Germany, Canada lead in 2-man bobsled, U.S. struggles
Pyeongchang, South Korea — Christian Poser is the husband of an American bobsled star. Justin Kripps was born in Hawaii. And the way things are looking, they both could win Olympic two-man medals on Monday night.
Thing is, Poser races for Germany and Kripps drives for Canada.
And the sliders racing for the U.S. didn’t exactly have the same level of success on the opening night of bobsledding at the Pyeongchang Olympics.
The German sled driven by Nico Walther and pushed by Poser — whose wife is U.S. women’s driver Jamie Greubel Poser — holds the lead after the first two runs of the two-man event, despite crashing across the finish line in their second run after posting a combined time of 1 minute, 38.39 seconds.
“It’s a little surprising when you crash and they tell you that you’re still in the lead,” Walther said.
Kripps and Alexander Kopacz are in second for Canada, one-tenth of a second back. Germany’s Johannes Lochner and Christopher Weber are third, 0.19 seconds off the lead going into the final two heats.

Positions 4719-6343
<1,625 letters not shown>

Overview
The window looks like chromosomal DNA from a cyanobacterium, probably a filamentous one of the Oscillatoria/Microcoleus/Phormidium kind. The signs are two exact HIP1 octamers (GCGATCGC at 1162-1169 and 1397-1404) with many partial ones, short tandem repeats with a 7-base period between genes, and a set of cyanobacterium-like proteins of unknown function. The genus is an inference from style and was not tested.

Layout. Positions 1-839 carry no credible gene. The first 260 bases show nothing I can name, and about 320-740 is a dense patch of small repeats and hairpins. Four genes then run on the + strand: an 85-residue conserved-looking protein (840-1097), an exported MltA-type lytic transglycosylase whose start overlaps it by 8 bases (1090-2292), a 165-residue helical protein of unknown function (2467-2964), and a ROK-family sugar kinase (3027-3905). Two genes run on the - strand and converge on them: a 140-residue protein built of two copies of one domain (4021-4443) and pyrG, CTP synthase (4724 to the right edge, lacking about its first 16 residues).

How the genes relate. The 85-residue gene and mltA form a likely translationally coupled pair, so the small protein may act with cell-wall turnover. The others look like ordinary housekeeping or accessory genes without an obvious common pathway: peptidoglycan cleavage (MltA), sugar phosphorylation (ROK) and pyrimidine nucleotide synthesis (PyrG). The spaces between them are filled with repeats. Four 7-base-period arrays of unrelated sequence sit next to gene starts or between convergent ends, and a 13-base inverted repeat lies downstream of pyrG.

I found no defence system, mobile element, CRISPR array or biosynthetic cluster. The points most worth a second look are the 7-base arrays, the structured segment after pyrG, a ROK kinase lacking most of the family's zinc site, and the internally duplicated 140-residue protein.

“I think we have a great shot,” said Kripps, who was born in Hawaii, has lived in about a half-dozen countries, identifies as Canadian and also holds an Australian passport.
Walther and Poser went off the ideal line around the final curve, and gave onlookers a scare with the crash. Both bounced up quickly after the sled came to a stop, giving waves and smiles.
They had much to celebrate.
That wasn’t the case for the Americans. The late Steven Holcomb — whose death in May is still something the U.S. team is grappling with — won bronze in two-man at the Sochi Games four years ago for the first American medal in this event in 62 years, but it’ll be a challenge just to get one sled into the top 10 in Pyeongchang.
Justin Olsen— still recovering from his emergency appendectomy just four days before the opening ceremony — and Olympic rookie Evan Weinstock were the top U.S. sled, sitting in 12th place and more than a half-second out of a medal spot.
Weinstock said he didn’t feel any pressure on his first Olympic stage, and wasn’t surprised that Olsen was fine so quickly after surgery.
“It seems like this whole season we’ve had a lot of setbacks,” Weinstock said. “I just know his mentality and I know how tough he is and I knew he wouldn’t let this be a setback for both of us. I was confident in his ability to get back as close as he could to 100 percent and I think he’s right there.”
Nick Cunningham and Hakeem Abdul-Saboor were 24th for the U.S., one spot ahead of fellow Americans Codie Bascue and Sam McGuffie, the former Michigan football player. They’ll need to rally Monday just to get a fourth run; only the top 20 after the third heat will advance.
“We’re fighting. We’re giving it everything we have,” Olsen said. “I know it’s a longshot for medals and stuff like that, but we’ve got two more runs to battle it out and see how many places we can move up.”